Impact Investing | July 1, 2024

Milton Friedman’s economic doctrine failed. Get over it.

Andrew Behar

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Guest Author

Andrew Behar

Editor’s note: The shareholder representative nonprofit As You Sow has borne the brunt of the coordinated backlash against corporate and investor action on climate, diversity, and ESG. At stake is the future of fiduciary duty and the understanding of material risks. ImpactAlpha has invited As You Sow CEO Andy Behar to chronicle the action in Fiduciary Future, a series of dispatches from the front lines. Have a reaction, or a dispatch of your own? Drop us a note

I was thrilled to participate in a recent debate on the merits of ESG hosted by the Center for the Philosophy of Freedom at the University of Arizona. I wasn’t sure what to expect from a forum sponsored by the National Review and founded by a Koch Brothers grant.

Overall, it was a lively and thoughtful discussion. Robert Gibbs (former press secretary for President Barack Obama), Sandra Taylor (former SVP of corporate responsibility at Starbucks) and me held down the pro-ESG side. And Ari Fleischer (former press secretary for George W. Bush), Kevin Hassett (Chair of former-President Trump’s Presidential Council of Economic Advisors), and Kimberly Yee (Arizona State Treasurer) were on the side of anti-ESG.

A standout moment was when a good portion of the audience leapt to their feet to “boo” my statement that Milton Friedman economics (aka neoliberalism) had failed.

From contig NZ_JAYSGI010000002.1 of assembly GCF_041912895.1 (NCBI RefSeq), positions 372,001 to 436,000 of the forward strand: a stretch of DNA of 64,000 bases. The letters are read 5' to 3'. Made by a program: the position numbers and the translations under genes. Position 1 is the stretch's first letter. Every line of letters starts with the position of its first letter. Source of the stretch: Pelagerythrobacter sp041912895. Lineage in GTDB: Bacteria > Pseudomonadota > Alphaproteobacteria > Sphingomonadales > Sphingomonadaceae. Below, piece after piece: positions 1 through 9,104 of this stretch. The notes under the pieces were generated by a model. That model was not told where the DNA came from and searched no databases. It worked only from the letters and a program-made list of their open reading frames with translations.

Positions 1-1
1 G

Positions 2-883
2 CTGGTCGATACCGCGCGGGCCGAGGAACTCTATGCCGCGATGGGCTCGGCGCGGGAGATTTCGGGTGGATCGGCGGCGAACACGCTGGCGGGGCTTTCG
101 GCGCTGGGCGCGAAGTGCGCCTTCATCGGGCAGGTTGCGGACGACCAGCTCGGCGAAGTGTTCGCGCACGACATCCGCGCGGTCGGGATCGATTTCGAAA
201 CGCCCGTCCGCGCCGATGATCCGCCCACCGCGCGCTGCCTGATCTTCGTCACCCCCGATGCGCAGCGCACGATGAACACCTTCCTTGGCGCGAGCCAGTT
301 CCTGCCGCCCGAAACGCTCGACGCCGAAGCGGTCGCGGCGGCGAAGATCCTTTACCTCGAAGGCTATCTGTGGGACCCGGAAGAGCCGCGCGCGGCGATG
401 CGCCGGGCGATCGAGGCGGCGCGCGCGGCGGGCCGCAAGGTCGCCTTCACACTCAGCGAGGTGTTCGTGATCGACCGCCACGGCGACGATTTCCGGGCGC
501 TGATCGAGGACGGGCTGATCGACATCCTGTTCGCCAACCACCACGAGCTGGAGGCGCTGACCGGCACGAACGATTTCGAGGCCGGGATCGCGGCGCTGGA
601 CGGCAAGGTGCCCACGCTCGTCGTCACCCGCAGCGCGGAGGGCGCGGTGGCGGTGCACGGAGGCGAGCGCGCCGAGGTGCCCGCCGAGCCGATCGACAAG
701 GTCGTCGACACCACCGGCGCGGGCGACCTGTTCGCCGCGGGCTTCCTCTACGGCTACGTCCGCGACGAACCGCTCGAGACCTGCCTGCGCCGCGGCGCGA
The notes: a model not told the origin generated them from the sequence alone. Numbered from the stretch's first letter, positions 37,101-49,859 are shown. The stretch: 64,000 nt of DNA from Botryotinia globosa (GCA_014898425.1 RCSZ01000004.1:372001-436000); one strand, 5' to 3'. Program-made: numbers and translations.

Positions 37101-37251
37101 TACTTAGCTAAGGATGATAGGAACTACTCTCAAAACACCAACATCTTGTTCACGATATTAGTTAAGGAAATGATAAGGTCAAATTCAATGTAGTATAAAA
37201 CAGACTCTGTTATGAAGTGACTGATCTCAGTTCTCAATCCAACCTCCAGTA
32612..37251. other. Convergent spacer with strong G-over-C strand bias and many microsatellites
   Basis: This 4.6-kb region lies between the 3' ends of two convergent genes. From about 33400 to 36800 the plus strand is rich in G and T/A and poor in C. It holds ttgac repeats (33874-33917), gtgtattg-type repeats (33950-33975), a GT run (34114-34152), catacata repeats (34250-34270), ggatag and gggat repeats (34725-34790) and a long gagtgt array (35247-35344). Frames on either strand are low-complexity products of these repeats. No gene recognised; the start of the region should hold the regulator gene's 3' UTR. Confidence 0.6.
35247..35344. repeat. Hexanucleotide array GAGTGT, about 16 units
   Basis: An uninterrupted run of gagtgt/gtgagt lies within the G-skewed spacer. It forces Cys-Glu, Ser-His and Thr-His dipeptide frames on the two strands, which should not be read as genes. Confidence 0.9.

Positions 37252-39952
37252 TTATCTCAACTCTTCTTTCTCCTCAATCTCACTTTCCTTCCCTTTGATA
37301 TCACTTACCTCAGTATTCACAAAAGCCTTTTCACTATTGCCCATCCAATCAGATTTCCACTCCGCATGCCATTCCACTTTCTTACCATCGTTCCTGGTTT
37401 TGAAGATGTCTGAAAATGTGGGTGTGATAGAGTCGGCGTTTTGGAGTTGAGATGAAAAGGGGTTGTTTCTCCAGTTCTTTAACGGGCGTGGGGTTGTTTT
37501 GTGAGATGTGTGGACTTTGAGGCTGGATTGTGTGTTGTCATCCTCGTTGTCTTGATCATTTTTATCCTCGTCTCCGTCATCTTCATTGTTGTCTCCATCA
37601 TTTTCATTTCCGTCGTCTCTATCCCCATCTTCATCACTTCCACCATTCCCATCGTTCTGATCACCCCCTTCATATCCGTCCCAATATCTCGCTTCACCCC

I stand by my assessment and believe that Friedman, were he alive today, might even agree. Nobel laureate and Columbia economics professor Joseph Stiglitz would also agree, as he explained in a recent Washington Post op-ed, “Time is up for neoliberals.”

“We’ve now had four decades of the neoliberal ‘experiment,’ beginning with Ronald Reagan and Margaret Thatcher,” Stiglitz wrote. “The results are clear. Neoliberalism expanded the freedom of corporations and billionaires to do as they will and amass huge fortunes, but it also exacted a steep price: the well-being and freedom of the rest of society.”

The “Friedman doctrine” was famously published in 1970 as an attack on what today we would consider ESG. Consumer advocate Ralph Nader, leading “Campaign GM,” had filed a shareholder resolution asking General Motors to create a “Shareholders’ Committee for Corporate Responsibility,” and to add three additional members of the board to represent the public interest.

Much like today’s attacks on ESG, an assumption of Friedman’s doctrine was that corporations could not simultaneously address environmental and social challenges while maximizing short-term profits.

Climate inflation

Friedman’s doctrine helped lead to decades of corporations externalizing their costs by dumping pollution onto the commons. As the human population jumped from 3.6 billion in 1970 to over 8 billion today, the carrying capacity of our atmosphere, oceans, and forests are past the breaking point.

Carbon emissions have destabilized global temperatures, causing heat waves, droughts, flooding, and superstorms. Oceans are drowning in plastics causing marine ecosystems to fail. Microplastics are now found in seafood, our blood, and mothers’ milk around the globe. The price of raw commodities including olive oil, coffee, chocolate, and cotton are skyrocketing due to climate inflation.